Background: Reduced glucose tolerance has been long recognized as a potential risk factor for Parkinson’s disease (PD), and increasing scrutiny is currently being placed on insulin resistance (IR) as a pathologic driver of neurodegeneration. However,
for comparison, prevalence of Diabetes in the general population:
Depending on age groups, global diabetes prevalence is about 5% for the age group 35-39 years, 10% for the age group 45-49 years, 15% for the age group 55-59 years, and close to 20% starting at age group 65-69 years. (1) Diabetes prevalence numbers are largely determined by people with type2 diabetes who comprise about 90% of the total population. These individuals are characterized by various degrees of relative insulin deficiency in conjunction with a wide spectrum of insulin resistance
its high – 20% suggesting much higher prevalence of IR, not sure if IR in PD is that much above normal
type 2 diabetes is associated with an increased risk of Parkinson’s disease. Surveillance bias might account for higher rates in diabetes. The mechanism behind this association between diabetes and disease is not known
vegetarian, no sugar, good oils, low protein, small fish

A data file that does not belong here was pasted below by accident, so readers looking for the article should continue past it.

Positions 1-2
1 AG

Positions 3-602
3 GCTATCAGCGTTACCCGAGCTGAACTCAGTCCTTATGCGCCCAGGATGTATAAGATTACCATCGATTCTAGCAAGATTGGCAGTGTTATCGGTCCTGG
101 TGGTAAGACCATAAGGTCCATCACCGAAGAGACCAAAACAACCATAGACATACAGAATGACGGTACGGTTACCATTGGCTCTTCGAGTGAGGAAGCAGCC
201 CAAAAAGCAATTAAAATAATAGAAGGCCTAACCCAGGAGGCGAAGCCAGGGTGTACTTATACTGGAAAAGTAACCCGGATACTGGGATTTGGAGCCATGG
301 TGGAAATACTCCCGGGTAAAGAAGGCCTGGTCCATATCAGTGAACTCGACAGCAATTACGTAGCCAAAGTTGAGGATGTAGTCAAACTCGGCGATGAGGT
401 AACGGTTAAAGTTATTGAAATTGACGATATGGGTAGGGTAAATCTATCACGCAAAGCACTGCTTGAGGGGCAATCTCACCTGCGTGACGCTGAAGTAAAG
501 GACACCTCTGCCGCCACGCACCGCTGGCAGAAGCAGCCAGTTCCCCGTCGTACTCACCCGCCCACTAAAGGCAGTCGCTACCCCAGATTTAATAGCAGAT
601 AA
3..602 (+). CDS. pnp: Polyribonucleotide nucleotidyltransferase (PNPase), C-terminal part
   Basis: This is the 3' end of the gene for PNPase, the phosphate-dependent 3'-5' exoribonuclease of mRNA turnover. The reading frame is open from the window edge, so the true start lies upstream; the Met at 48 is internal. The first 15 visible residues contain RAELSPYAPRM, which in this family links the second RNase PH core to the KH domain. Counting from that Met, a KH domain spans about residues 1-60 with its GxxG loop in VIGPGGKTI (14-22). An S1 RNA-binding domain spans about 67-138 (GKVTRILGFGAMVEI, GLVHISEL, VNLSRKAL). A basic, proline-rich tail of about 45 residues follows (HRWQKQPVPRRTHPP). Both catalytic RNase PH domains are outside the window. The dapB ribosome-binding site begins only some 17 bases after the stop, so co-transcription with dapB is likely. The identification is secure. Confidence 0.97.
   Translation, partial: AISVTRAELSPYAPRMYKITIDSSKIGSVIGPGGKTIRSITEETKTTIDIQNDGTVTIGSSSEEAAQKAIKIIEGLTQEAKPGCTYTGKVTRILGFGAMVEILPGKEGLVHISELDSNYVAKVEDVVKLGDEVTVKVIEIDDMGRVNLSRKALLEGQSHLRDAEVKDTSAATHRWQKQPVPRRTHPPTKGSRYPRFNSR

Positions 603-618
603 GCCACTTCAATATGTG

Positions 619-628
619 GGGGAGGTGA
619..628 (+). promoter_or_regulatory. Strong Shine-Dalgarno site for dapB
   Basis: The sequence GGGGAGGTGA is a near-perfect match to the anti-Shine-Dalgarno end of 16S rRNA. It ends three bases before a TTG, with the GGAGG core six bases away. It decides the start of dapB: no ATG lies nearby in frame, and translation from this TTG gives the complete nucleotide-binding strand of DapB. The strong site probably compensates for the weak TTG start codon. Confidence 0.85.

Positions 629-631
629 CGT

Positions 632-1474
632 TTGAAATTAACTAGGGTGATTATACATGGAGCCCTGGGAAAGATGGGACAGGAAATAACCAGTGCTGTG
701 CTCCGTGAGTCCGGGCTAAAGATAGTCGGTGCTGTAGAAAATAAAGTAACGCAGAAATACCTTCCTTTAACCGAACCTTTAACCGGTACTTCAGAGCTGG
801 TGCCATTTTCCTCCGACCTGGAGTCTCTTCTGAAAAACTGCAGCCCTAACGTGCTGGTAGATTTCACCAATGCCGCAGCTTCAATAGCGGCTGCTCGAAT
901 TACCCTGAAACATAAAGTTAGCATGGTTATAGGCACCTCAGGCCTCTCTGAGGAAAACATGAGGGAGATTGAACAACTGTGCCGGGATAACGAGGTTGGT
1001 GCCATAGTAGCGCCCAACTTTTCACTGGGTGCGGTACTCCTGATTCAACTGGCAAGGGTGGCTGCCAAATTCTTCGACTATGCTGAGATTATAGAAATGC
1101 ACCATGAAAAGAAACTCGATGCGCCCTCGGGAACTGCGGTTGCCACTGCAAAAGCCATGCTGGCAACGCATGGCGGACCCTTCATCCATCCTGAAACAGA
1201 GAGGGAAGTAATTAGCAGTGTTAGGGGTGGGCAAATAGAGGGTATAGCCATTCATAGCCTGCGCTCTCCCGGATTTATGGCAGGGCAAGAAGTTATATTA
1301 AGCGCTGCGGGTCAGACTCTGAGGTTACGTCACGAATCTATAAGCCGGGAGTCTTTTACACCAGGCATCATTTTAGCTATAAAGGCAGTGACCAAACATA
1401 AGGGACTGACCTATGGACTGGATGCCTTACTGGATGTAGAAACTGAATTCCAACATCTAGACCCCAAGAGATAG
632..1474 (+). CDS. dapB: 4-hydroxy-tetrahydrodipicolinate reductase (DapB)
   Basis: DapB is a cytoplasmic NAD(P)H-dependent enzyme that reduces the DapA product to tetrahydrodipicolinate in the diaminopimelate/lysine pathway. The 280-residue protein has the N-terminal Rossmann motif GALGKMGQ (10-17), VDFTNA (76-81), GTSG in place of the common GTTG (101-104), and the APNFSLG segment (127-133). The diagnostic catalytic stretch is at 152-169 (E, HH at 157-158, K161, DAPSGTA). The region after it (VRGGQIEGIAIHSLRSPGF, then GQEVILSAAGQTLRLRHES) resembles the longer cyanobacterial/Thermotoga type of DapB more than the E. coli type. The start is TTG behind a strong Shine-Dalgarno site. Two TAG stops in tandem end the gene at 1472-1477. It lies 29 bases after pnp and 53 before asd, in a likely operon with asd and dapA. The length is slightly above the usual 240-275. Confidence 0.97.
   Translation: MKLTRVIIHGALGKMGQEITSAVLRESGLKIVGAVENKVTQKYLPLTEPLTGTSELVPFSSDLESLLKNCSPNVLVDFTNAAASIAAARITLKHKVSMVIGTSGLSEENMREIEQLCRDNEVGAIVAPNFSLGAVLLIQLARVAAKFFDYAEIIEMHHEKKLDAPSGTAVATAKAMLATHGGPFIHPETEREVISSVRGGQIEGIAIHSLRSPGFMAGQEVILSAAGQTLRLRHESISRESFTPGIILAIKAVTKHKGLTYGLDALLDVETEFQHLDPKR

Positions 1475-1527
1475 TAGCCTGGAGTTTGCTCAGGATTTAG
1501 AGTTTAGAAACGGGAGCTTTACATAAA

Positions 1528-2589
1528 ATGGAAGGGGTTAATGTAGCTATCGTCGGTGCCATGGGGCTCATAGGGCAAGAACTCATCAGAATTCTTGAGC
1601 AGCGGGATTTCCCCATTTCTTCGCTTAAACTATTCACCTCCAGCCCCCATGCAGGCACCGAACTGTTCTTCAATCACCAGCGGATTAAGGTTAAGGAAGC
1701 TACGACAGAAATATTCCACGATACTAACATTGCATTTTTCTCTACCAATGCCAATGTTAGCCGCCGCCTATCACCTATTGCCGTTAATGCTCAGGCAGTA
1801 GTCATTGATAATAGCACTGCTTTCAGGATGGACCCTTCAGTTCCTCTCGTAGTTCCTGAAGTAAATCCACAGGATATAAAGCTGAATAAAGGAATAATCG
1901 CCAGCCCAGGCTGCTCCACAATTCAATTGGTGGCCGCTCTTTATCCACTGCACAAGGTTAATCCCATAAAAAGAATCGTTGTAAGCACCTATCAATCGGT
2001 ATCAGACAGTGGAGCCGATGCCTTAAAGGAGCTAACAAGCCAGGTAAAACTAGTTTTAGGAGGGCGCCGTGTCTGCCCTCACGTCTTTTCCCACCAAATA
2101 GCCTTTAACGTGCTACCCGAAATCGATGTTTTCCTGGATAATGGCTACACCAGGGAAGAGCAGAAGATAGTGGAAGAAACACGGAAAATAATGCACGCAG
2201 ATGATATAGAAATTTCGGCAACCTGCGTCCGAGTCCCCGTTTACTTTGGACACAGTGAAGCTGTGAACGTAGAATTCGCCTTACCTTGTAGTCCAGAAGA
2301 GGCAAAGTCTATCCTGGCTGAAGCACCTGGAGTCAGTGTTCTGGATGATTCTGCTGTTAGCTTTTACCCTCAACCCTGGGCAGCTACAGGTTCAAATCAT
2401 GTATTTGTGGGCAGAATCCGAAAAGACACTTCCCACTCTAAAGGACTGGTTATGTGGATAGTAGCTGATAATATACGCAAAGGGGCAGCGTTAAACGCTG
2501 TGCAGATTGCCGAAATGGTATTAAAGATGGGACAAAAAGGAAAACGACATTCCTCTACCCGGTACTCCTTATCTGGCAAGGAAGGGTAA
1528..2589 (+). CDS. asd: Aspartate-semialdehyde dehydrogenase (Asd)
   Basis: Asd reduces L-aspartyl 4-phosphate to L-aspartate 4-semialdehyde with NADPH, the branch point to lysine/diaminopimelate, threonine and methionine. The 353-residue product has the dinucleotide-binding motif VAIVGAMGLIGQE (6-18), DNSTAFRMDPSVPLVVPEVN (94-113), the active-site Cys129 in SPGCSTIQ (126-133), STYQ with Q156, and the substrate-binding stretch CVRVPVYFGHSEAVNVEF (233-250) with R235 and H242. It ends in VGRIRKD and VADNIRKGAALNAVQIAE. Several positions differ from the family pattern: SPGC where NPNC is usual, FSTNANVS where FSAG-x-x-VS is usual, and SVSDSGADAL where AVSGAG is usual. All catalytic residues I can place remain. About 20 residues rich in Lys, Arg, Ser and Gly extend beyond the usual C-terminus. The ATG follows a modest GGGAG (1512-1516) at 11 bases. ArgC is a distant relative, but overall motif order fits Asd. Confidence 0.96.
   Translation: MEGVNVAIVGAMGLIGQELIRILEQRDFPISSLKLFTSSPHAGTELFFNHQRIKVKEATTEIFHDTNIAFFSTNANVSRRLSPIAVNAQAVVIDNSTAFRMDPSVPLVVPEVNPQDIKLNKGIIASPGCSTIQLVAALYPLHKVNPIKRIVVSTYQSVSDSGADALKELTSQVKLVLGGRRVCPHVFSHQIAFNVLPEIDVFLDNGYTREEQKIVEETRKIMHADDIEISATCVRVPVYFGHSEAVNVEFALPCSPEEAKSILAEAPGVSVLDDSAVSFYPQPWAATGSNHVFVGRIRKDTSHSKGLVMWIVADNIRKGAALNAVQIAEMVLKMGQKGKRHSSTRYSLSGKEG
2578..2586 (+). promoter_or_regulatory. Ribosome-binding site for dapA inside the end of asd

see chapter 4 in the book
FMD – file 28 longevity diet audiobook
According to research conducted by neuroscientist Mark Mattson and others, cutting your energy intake by fasting several days a week might help your brain ward off neurodegenerative diseases like Alzheimer’s and Parkinson’s while at the same time improving memory and mood.
5:2 diet…every time you eat, glucose is stored in your liver as glycogen, which takes about 10 to 12 hours to be depleted. After the glycogen is used up, your body starts burning fats, which are converted to ketone bodies, acidic chemicals used by neurons as energy. Ketones promote positive changes in the structure of synapses important for learning, memory, and overall brain health. But if you eat three meals a day with snacks between, your body doesn’t have the chance to deplete the glycogen stores in your liver, and the ketones aren’t produced. Mattson says exercise can also get your body to lower its glycogen levels, and not coincidentally, exercise has been shown to have the same positive effects on brain health as fasting.
5:2 diet…when the brain is challenged by physical exertion, cognitive tasks, or caloric restriction, the body produces a protein called BDNF (brain-derived neurotrophic factor), which not only strengthens neural connections and increases the production of new neurons but can also have an anti-depressive effect.
see also Dr Fung on treating insulin resistance with low carb + fasting